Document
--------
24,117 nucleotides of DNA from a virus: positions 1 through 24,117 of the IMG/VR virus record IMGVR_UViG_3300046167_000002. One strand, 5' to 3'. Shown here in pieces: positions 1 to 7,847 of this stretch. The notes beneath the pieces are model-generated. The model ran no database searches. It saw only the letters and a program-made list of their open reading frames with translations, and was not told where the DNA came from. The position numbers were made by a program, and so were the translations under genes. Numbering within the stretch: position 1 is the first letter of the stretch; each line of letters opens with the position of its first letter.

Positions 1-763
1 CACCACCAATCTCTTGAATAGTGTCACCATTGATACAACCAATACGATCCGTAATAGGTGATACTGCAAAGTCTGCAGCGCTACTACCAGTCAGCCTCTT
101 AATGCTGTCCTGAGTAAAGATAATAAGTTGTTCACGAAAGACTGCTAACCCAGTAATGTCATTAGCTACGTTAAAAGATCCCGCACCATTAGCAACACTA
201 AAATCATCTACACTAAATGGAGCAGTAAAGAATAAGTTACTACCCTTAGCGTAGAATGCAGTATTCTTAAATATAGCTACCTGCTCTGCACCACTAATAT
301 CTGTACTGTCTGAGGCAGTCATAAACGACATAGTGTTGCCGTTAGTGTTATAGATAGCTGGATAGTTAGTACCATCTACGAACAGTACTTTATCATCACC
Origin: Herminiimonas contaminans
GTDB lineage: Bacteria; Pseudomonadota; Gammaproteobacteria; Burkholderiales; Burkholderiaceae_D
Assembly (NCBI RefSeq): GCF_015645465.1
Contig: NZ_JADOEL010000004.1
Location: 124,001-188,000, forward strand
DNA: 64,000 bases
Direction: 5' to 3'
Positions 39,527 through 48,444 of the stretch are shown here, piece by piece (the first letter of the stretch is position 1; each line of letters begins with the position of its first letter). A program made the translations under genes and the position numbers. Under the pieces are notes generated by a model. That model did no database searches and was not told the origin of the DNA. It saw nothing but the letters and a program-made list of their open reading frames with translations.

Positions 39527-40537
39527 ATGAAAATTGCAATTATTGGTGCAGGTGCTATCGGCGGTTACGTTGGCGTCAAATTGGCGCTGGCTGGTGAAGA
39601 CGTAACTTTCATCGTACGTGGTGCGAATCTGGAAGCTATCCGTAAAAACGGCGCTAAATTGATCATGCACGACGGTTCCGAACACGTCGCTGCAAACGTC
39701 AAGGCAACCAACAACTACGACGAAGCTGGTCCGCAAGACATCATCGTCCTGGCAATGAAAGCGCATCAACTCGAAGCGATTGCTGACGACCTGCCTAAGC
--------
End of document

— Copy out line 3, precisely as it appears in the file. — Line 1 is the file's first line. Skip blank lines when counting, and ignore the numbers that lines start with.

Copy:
1 CACCACCAATCTCTTGAATAGTGTCACCATTGATACAACCAATACGATCCGTAATAGGTGATACTGCAAAGTCTGCAGCGCTACTACCAGTCAGCCTCTT